Reversing

Linux dynamic analysis with callgrind

28 June, 2015

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Sometimes I am fond of trying new tools even I have already a toolkit, just for having fun. In this case, I researched about valgrind suite, in particular callgrind. Callgrind is a profiling tool that records the call trace among functions in a program’s run as a call-graph. By default, the collected information consists of the number of instructions executed, the caller/callee relationship between functions, the numbers of such calls…

So, let’s try to use callgrind to run a process to get all the API calls like a sandbox monitor use to do. To collect the information, we can run it like this:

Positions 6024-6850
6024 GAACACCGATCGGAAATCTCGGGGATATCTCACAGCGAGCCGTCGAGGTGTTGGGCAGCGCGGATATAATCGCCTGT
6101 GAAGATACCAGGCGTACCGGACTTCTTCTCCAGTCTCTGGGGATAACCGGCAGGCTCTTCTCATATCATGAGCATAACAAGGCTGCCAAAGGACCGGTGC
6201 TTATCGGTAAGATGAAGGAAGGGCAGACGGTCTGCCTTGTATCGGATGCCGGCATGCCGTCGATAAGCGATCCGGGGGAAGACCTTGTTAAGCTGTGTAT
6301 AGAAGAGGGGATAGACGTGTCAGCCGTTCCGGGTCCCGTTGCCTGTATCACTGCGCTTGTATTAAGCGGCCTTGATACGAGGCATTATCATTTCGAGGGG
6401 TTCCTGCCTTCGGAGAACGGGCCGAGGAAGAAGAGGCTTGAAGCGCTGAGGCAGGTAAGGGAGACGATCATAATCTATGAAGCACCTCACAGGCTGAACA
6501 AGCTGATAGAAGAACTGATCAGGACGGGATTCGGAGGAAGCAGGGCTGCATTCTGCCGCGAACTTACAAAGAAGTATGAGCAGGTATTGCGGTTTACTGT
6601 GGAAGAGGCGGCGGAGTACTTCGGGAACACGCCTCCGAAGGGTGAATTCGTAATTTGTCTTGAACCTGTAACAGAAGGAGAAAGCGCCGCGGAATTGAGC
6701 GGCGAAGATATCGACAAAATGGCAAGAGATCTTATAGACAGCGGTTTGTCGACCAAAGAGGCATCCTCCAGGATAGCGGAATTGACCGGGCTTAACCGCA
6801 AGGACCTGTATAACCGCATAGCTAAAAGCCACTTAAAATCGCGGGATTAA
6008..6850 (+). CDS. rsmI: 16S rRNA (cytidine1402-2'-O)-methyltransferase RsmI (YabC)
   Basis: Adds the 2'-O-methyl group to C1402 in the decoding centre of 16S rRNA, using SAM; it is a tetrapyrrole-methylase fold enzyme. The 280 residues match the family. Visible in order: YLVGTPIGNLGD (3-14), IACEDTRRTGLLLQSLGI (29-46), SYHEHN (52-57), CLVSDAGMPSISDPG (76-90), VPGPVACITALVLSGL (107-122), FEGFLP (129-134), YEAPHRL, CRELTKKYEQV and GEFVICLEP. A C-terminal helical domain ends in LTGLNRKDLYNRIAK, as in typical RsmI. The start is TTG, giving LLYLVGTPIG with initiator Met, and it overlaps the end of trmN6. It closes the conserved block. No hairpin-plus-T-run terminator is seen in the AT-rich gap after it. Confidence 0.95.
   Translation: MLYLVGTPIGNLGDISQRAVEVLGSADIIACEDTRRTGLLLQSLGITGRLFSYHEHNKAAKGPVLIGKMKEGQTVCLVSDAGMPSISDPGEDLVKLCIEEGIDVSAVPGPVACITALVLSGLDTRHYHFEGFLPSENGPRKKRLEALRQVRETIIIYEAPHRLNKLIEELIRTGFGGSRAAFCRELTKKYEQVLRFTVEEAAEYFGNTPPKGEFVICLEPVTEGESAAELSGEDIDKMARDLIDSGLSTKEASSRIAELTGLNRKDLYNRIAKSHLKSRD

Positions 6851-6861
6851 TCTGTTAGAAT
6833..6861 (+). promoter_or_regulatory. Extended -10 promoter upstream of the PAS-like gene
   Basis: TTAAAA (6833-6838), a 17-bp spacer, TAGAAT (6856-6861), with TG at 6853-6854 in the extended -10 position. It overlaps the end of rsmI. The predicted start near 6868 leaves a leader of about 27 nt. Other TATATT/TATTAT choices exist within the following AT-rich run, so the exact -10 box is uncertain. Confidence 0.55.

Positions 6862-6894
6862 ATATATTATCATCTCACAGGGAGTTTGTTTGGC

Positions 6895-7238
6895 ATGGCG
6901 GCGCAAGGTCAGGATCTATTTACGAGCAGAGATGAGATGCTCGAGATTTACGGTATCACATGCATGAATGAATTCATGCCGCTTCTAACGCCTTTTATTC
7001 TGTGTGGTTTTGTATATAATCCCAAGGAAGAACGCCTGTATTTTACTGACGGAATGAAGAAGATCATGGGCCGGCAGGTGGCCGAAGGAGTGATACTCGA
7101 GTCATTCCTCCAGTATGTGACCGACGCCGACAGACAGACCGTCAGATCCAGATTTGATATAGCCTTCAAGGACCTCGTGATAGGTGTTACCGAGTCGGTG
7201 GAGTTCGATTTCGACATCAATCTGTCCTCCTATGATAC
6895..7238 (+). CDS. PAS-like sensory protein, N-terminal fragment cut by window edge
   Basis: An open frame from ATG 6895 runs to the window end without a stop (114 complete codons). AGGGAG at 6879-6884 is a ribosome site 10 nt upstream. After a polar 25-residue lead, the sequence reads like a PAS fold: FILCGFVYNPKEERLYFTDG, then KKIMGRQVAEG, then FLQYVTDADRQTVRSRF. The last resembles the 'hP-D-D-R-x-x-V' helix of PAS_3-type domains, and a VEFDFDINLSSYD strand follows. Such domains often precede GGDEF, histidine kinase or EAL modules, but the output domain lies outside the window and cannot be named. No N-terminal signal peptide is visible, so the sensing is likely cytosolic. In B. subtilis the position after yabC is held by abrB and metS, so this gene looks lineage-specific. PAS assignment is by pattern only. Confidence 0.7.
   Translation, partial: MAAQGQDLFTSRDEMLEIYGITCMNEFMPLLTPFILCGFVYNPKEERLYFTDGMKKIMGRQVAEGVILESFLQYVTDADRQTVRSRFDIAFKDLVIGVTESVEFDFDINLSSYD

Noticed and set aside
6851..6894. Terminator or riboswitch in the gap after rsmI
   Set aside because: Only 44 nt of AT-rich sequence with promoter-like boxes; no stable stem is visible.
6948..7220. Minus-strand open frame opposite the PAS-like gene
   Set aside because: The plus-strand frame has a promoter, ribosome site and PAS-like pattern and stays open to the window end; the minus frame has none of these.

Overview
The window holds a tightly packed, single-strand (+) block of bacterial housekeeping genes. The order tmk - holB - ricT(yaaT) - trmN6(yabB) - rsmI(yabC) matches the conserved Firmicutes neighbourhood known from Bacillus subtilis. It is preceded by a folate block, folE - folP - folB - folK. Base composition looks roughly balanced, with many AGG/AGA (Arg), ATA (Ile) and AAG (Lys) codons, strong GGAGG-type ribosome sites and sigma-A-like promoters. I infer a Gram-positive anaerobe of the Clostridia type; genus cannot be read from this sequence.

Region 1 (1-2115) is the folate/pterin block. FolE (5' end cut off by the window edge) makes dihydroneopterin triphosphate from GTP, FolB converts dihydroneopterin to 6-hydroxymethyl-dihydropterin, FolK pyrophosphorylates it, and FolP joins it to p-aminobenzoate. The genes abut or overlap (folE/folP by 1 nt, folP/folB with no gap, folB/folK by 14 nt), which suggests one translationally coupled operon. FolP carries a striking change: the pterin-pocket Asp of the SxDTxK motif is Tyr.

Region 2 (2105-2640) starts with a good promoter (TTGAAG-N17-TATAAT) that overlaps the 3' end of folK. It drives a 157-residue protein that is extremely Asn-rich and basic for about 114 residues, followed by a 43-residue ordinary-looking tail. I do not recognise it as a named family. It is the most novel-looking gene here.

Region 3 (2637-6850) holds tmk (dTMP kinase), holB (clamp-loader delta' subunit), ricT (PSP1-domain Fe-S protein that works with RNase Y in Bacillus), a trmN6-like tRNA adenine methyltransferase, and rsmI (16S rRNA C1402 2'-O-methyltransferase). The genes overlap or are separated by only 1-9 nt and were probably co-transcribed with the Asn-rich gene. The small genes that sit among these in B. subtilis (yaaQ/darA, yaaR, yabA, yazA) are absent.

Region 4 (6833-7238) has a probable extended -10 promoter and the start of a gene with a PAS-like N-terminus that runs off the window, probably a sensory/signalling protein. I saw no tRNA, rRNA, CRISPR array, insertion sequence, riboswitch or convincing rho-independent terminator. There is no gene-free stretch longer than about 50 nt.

valgrind --tool=callgrind --dump-instr=yes --collect-jumps=yes program

This will create a bunch of files at the current working directory with this format: callgrind.out.$PID. These files contain all the execution details.

We can use kcachegrind to analyze the information, this is a desktop application which parses the dumped files to analyze all the information.

In this example we will analyze the “apt-get update” command. Once you open the output file with kcachegrind, we will select the ELF Object (1), we will choose the object (2), select the branch to analyze (3), go to types (4) and display the call graph (5).

Now, you can optionally inspect the assembly executed (6)

 

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Author

Jose Palanco

VP Threat Intelligence at ElevenPaths

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